26. Harlow himself has admitted the difficulty in distinguishing between some early Cochiti and Santo Domingo pots. That led to his defining the term "Kiua Polychrome" in the 1960s, as the prevailing s...
  27. According to "The Myth and Magic of Nemadji 'Indian' Pottery" by Michelle D. Lee (the definitive reference on the topic), this "Indian head" stamp was actually the last stamp used by the factory, fro...
  28. Sorry, I'm too sick with the flu right now to help much. I'll get back to you when things improve.
  29. Not Native American. It's a manufactured trade blanket, made by one of several factories, the most famous probably being Pendleton, but also including Capps, Racine, Buell, and Shuler & Benninghofen....
  30. Good information on northern California basketry materials and techniques. Keep in mind, however, that the basket in question is not from California. The blog confirms many of the reasons why. For ...
  31. It's contemporary African, a coiled palm fiber basket made by the Hausa, of Nigeria.
  32. It's from southern Arizona, a traditional coiled yucca and devil's claw basket made by the Papago (now called Tohono O'odham.)
  33. It's African, a coiled palm fiber basket from Namibia.
  34. I'd say the candle holder is more likely Isleta, circa 1920, rather than Laguna. When you see the orange scalloped pattern on the bottom of a small bowl, it's Isleta. While this is on the inside...
  35. Not Native American Indian, but possibly the beads are from India. Appears to be a recently-made crafter's project, put together with turquoise-colored glass seed beads and inexpensive wooden heish...
  36. I'd agree, Santana Tenorio, ca. 1950 bowl. Allen Hayes and John Blom can be trusted to accurately identify what they show in their books. "Southwestern Pottery" is one the best references on the sub...
  37. I'd say it has a 1980s shape, and definite Santo Domingo (now called Kewa) Pueblo design patterns. I don't see any resemblance to Old Laguna pottery. The stylized leaf shapes, the banding lines b...
  38. Both the Zulu and the Ndebele from southern Africa make traditional beaded dolls. The colors and the size of the beads used generally is different, and they also incorporate wrapped wire in some of ...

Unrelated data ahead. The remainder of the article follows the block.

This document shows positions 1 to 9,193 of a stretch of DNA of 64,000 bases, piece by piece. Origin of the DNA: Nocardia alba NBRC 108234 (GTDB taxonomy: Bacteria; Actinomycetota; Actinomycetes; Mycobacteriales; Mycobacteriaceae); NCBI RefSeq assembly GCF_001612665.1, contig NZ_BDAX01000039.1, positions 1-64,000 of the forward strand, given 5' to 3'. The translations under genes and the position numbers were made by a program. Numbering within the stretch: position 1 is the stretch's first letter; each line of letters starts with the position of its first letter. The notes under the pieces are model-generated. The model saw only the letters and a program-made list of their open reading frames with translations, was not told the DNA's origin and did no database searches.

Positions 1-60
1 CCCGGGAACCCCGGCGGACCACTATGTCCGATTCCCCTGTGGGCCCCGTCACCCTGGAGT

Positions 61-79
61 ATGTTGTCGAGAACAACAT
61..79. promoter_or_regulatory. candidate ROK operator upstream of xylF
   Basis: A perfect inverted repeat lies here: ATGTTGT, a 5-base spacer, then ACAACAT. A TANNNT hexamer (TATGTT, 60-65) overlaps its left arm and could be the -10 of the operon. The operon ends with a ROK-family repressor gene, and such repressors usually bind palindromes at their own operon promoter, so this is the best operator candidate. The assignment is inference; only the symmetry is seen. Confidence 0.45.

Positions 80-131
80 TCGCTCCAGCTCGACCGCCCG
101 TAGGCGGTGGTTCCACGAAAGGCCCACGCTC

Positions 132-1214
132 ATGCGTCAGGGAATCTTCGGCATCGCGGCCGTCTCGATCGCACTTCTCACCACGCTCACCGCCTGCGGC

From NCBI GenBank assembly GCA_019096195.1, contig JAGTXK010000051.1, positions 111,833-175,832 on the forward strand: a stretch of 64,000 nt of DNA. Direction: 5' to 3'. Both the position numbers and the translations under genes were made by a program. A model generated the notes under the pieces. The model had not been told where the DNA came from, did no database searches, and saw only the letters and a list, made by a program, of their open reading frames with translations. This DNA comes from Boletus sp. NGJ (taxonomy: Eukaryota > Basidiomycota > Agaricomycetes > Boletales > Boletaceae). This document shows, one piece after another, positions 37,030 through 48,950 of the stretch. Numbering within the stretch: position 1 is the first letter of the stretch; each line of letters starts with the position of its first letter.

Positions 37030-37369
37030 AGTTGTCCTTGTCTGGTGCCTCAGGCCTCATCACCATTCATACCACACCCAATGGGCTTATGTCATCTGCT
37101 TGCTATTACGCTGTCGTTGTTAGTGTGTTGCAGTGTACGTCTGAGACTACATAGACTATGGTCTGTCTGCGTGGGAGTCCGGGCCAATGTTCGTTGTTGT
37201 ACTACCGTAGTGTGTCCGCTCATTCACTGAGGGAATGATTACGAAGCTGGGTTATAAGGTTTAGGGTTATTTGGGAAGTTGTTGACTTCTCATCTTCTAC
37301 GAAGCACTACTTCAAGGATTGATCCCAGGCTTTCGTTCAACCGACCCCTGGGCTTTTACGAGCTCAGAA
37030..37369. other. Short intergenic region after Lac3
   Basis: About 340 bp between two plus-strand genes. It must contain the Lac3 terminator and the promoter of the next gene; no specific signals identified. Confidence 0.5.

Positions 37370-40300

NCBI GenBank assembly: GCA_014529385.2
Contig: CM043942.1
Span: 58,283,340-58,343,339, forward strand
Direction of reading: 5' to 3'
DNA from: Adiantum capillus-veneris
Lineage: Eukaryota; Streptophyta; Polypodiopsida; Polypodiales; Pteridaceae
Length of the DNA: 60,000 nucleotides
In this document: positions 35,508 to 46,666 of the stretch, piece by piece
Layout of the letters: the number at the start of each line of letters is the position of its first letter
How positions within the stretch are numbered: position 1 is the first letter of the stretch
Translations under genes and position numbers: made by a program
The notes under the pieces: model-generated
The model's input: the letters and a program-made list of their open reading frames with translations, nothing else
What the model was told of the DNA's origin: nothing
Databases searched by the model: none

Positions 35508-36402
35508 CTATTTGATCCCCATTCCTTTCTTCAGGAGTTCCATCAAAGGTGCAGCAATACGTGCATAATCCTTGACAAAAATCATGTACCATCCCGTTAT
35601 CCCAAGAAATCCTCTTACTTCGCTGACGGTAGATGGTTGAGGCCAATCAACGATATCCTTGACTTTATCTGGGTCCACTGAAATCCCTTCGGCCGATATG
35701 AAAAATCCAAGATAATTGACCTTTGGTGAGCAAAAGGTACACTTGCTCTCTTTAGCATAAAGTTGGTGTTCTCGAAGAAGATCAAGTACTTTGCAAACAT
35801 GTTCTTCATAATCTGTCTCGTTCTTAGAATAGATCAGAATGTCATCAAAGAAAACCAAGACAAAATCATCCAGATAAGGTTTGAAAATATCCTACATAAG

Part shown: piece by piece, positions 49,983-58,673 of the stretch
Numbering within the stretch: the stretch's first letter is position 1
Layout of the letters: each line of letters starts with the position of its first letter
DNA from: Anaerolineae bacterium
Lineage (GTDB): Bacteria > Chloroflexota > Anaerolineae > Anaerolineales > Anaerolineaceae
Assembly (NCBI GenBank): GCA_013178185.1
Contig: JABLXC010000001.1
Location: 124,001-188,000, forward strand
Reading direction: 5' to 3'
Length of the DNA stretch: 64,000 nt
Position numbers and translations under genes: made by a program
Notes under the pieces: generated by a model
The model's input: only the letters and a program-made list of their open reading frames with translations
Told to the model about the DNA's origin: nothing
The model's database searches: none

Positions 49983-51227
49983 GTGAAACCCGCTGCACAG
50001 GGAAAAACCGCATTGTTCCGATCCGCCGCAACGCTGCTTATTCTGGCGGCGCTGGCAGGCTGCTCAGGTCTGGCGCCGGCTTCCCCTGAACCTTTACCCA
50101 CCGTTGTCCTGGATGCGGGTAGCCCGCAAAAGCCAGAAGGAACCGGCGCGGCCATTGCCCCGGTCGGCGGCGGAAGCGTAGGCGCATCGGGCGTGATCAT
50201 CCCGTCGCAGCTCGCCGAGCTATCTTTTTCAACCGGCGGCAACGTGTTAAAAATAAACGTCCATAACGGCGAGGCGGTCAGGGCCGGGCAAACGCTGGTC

39. I'd say it's "Native American themed design" but not Native American made, and therefore can't be sold as such. It looks more like a studio pottery piece, made for the decorator market, which is wha...
  40. They are African, made in the Binga region of Zimbabwe by basket weavers of the Tonga tribe. Usually found on the web under a search for Tonga/Binga baskets. (Not to be confused with Tongan baskets...
  41. No, not rat or mouse bones. These are a Zuni folk art, made for the souvenir trade, beaded over a rabbit's foot. They were still being made like this in the 1990s, but most now are beaded over rolle...
  42. No, not Native American. It's a traditional type of African canteen, made by many tribes in Ethiopia, Sudan, Kenya, etc. Maybe someone can narrow it down more, but it's definitely African.
  43. The only thing I can tell you, is that it definitely isn't Native American, based on the fringe, thick cord along the edge, and the weaving technique itself...none of which is characteristic of Native...
  44. It's African, from Sudan. Here's another one, from Ancient Artifax Galleries: http://ancientartifax.com/gallery.htm
  45. Scarysherrie, both your pot, and this one posted 9 months ago by dealqueen, are African, specifically from Sudan. They look old, but are contemporary. The main identifying features are the thick rol...
  46. Pottery with decoration wasn't made by the Shipibo until after World War II. Before that they only made undecorated pottery for their own use. After the war, missionaries suggested that they decora...
  47. It's Mexican, not Native American. A traditional Huastecan water jug, from San Luis Potosi, illustrated in "Ceramica, Mexican Pottery of the 20th Century" by Amanda Thompson, if you'd like a refe...
  48. African, made by the Hausa, of Nigeria.
  49. It's always a good idea to verify information given when purchasing something, especially in the area of Native American art. So you did the right thing by posting here to do so!
  50. It's always a good idea to verify information given when purchasing something, especially in the area of Native American art. So you did the right thing by posting here to do so!
  51. See more

Loves

Crie Prophecy,  XIX Century MYSTERY HEAD POT. Wooden Smoking Dog Pipe Maine  Sea Urchin Basket, 1890-1910 Korean Vase? Ocumicho Devil and Muerte Playing in a Band Hand Carved Wooden Swallow & Nest: Old

Likes

SCAREY SANTO DOMINGO NATIVE ART, VOODOO MONKEY?-ARTIST SIGNED. Possibly a Native American Woven Basket